… or Something Else or Elsewhere
I’ve published well over a hundred TEFL articles on sites like Humanising Language Teaching, Onestopenglish, Developing Teachers, TEFL.net, and in magazines like English Teaching Professional and Modern English Teacher, plus several hundred book reviews and worksheets, including my latest review in ELT Journal in October- something that I long thought was beyond me but turned out to be a surprisingly easy and pleasant experience. Might even be ready to try for “third time lucky” with ITESLJ next!
The secret of my “success” in getting published is… willingness! That’s right, websites and magazines are crying out for content of all kinds and all you need to do get an article (or a hundred articles), book review, teaching tip or photocopiable worksheet on teaching English published is to get them down on paper and send them off. If you don’t believe me, here are some things you probably thought you’d need that you most certainly do not:
You don’t need to:
Write in “house style”
A few publications do have some rules, but they’ll generally give you a chance to redo it or edit it their way for you. Alternatively, you can just send it to someone else who wants it your way
Write a lot
The internationally famous IATEFL magazine Voices is presently calling for pieces of 400 to 800 words of length, which is little more than the length of a lesson plan
Give lots of references
Again, some magazines and a website or two do ask for this (or at least assume you’ll write this way), but you can easily add them by reading a book or two on the topic and some recent TEFL magazines. Alternatively, you can just send the article to one of the places that don’t need them
Be an expert
There will almost certainly lots of people reading that have little or no experience of the kind of teaching you are doing, and even those with more experience than you will be interested to see another perspective on it, to see what they have been thinking written down or even to take disagreeing with you as a prompt to get their own thoughts on the matter together. Even if you write about things that didn’t work especially well, some of the people writing will be able to make them work better or use your article to help them come up with their own ideas
Be definitive or scientific
The present fashion in TEFL articles even by the “experts” is to admit how little we know about how students learn and so how we should teach, especially when we take into account what different circumstances English is taught in, and so to talk through options rather than give answers. Going together with this has been an acceptance of teaching as more of an art than a science. There is therefore an acceptance of what has always been true in teaching, that talking people through your struggles to understand or cope can be at least as valuable as telling people what you think they should do.
Be especially original
Collections of well known activities or summaries of research and what other books say are always welcome, if only to remind teachers of activities that they had forgotten about or to find all the information in one place. Often seen articles that take little if any inspiration include Variations on…, A Re-examination of… and attempts to revive reviled or almost forgotten techniques like dictation or (in the most recent Modern English Teacher) reading aloud.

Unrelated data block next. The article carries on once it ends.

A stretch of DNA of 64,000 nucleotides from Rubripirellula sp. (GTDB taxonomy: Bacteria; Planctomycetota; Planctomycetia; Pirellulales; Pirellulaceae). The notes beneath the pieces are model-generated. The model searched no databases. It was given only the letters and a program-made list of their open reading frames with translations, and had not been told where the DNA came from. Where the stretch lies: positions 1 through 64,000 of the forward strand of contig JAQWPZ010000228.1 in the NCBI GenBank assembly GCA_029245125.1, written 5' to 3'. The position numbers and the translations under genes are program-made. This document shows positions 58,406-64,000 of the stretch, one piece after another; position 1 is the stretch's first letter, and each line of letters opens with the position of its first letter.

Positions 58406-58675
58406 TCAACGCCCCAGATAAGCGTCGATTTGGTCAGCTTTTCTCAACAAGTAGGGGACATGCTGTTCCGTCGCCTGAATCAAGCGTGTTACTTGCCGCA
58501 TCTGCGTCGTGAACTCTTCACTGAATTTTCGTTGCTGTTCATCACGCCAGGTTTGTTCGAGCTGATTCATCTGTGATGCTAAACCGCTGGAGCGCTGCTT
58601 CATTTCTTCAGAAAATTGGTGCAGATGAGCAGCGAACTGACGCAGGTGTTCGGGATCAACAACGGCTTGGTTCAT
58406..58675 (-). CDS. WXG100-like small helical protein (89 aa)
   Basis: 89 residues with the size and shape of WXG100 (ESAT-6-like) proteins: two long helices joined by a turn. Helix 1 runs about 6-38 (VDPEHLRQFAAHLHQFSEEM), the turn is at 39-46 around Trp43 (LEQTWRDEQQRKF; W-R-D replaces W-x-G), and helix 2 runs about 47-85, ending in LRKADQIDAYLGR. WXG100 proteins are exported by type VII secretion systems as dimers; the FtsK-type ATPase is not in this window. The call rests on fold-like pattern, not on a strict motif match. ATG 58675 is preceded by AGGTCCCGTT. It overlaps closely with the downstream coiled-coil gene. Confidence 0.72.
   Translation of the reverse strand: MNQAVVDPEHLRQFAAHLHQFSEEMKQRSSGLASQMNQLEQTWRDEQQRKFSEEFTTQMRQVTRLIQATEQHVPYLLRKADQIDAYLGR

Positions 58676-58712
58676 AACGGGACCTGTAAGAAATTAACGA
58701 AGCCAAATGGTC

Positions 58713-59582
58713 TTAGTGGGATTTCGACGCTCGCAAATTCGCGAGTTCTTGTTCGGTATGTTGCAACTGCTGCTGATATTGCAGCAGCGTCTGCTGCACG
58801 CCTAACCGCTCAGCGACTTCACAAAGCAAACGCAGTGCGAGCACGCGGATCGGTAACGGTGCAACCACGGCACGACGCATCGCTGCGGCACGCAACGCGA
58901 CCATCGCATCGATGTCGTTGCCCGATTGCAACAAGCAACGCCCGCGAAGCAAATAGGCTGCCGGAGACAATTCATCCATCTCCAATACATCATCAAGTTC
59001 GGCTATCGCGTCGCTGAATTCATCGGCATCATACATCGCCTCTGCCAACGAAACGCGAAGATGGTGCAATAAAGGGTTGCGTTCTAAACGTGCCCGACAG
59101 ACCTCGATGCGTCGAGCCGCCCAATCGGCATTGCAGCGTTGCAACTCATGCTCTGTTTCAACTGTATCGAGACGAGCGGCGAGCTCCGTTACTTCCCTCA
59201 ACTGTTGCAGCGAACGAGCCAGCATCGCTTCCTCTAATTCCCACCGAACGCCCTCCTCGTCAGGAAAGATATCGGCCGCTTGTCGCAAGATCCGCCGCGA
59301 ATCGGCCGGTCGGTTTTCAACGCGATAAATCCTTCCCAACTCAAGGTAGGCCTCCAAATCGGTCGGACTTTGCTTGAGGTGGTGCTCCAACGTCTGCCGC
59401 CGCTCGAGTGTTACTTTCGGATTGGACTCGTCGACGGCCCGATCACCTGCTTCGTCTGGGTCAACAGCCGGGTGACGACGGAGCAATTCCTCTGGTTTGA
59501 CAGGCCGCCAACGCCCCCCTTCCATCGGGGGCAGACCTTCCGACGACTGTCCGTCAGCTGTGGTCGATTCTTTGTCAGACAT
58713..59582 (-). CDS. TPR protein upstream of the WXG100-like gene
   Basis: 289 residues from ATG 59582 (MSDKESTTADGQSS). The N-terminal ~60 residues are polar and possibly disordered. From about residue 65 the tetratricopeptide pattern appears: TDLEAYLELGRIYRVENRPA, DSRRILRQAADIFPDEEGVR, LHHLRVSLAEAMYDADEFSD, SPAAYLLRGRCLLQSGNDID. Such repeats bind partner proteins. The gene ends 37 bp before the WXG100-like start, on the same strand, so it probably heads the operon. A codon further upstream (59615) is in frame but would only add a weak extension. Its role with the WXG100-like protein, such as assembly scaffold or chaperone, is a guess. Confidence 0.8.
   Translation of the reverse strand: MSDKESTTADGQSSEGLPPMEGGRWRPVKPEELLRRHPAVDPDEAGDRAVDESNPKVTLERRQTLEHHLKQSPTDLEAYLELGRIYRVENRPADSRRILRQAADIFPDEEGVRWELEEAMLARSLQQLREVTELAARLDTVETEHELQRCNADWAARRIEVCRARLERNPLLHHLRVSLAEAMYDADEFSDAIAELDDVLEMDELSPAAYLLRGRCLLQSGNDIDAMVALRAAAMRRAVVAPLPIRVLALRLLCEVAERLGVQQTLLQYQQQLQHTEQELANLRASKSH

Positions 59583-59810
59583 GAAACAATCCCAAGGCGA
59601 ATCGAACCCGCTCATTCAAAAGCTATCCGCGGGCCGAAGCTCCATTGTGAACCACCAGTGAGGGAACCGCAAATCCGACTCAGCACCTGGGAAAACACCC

Produce impeccable work
Editors like editing! Ones who find time constraints stop them doing that as much as they would like are more than happy to send some tips for how to rewrite something.
Be a native speaker
The vast majority of the English teachers in the world are non-native English speakers, and yet most of the time they are being told how to teach by native speakers, often ones without much experience of learning languages! Not only are most teachers interested in hearing from non native speaking teachers who are in their situation, many native speakers are interested in learning about how others see the profession. If you are worried about making English grammar mistakes in your writing, see above.
Know who you are writing for
While knowing that you are writing something for English Teaching Professional and what kinds of teachers read it could help you write something suitable for them, it is probably better just to write what you want how you want and then see which place that article matches best. You can then do whatever rewriting is needed to make it really match, or just send it off how it is and the editors will tell what needs doing (if anything).
Some of the more academic magazines/ journals do seem to publish reviews of books two or three years after they come out and so I guess they probably would make you wait a while, especially as these are the kinds of publications that universities want their professors to get published in. With more practical TEFL magazines like ETP and MET, you sometimes have to wait a while but it depends on which section you have written for and you could ask the editor which section they most need content for. On the internet, on the other hand, you could submit it today and have it up by next week.
In fact, the type of writer editors are most looking for is “the next big thing” rather than “the last big thing”
How to do it
If I’ve persuaded you to give it a go, here are the details on how to write for some of the publications that are desperately waiting for you, in approximate order of how easy they are to write for:
If you don’t feel ready to write an article yet, here are some even easier ways of getting published:
You can develop your ideas there until you reach a point where you’d like to write about it in more detail or more systematically.
Blog guest pieces
Warmer and game ideas
TEFL news articles
Other articles by me on getting published: